Sekine estimates there are about 200 bilingual crew members in Japan. However, it is worth noting the Chinese hit Detective Chinatown 3 and Snake Eyes shot simultaneously in 2020 and there was some strain as both productions tried to take those precious bilinguals.

Respect local traditions

Poul, who worked as an associate producer on Ridley Scott’s Black Rain in 1988 (Scott notoriously said he would never shoot in Japan again), says working in the country has improved greatly since those days. He underlines that those looking to shoot in Japan will get along better by respecting the unique filmmaking quirks and building relationships with locals rather than trying to do things the Holly­wood way. 

“Don’t come in with the assumption that if you draw enough money around people, things will go your way,” says Poul. “In Japan, there are aspects of interpersonal communication and networks of loyalty and obligation that are more important than cash.”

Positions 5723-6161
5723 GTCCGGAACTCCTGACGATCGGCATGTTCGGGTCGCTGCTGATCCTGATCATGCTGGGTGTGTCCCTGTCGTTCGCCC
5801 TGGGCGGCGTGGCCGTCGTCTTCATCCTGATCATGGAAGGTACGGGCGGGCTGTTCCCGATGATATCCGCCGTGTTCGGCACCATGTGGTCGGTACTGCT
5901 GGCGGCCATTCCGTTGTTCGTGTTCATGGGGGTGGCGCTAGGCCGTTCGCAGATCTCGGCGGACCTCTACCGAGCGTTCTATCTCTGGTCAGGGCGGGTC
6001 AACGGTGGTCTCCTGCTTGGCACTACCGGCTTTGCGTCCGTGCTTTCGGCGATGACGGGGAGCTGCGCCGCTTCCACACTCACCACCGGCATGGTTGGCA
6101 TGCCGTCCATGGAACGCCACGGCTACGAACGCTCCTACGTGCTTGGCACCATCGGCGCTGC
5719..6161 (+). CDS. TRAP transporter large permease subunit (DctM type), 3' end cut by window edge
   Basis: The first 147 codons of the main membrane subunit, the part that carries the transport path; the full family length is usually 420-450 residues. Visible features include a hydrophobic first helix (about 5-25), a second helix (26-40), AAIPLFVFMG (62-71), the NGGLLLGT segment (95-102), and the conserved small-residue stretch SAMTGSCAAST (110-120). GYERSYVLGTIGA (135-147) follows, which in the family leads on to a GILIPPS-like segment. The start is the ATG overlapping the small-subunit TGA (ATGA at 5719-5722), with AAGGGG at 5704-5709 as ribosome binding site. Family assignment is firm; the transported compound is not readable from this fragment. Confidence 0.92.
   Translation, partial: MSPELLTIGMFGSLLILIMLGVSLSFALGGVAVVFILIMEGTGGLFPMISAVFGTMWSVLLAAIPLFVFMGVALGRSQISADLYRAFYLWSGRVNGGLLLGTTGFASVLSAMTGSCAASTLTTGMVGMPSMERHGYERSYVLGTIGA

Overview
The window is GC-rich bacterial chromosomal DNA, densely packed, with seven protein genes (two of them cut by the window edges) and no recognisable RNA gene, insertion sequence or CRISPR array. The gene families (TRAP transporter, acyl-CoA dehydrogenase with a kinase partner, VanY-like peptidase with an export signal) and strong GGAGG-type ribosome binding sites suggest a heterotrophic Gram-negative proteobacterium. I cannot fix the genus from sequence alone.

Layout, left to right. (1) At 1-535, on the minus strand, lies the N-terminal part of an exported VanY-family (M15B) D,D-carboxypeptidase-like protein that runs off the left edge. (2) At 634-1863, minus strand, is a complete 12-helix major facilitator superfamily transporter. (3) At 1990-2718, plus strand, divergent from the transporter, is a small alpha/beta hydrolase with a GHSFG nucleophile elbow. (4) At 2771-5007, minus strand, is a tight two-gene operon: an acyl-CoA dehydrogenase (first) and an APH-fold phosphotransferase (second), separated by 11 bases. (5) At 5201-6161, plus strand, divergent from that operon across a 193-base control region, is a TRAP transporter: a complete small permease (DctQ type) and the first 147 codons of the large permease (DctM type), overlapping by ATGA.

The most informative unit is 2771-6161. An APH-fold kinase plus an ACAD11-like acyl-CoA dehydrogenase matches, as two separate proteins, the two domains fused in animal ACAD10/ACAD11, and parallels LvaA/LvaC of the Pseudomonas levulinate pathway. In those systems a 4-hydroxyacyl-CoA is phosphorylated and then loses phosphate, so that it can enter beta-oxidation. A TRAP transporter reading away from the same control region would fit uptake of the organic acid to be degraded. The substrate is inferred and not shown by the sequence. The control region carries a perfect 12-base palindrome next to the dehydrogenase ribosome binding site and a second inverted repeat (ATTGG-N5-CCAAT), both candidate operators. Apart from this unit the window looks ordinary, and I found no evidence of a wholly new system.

Tokyo-based Japan Film Commission provides access to a network of more than 120 regional and municipal film commissions spanning the country, from Sapporo Film Commission in the mountainous north to Okinawa Film Office in the islands of the south. Tokyo Location Box provides advice on locations and permits on behalf of the Tokyo Metropolitan Government.


Infrastructure and crews

Soundstages in Tokyo and Kyoto are modest in comparison to those in other countries and most international productions place an emphasis on shooting on location while in Japan. There is a growing number of around 200 bilingual crew members, with English increasingly spoken on set to aid overseas productions. 

Size matters

Japan extends around 1,860 miles from north to south across four main islands, covering a wide range of climates and landscapes, from Hokkaido in the north, where winter lasts more than half the year, to the sub-tropical climate of Okinawa island in the south. Transport is made quick and easy through the country’s famous bullet trains and reasonably priced air travel. Reliable transportation is among the benefits of shooting in Japan, which also includes low crime rates and great food. Luxury hotels are scarce when filming outside major cities, and accommodation tends to be modest but clean.

Sign up for newsletter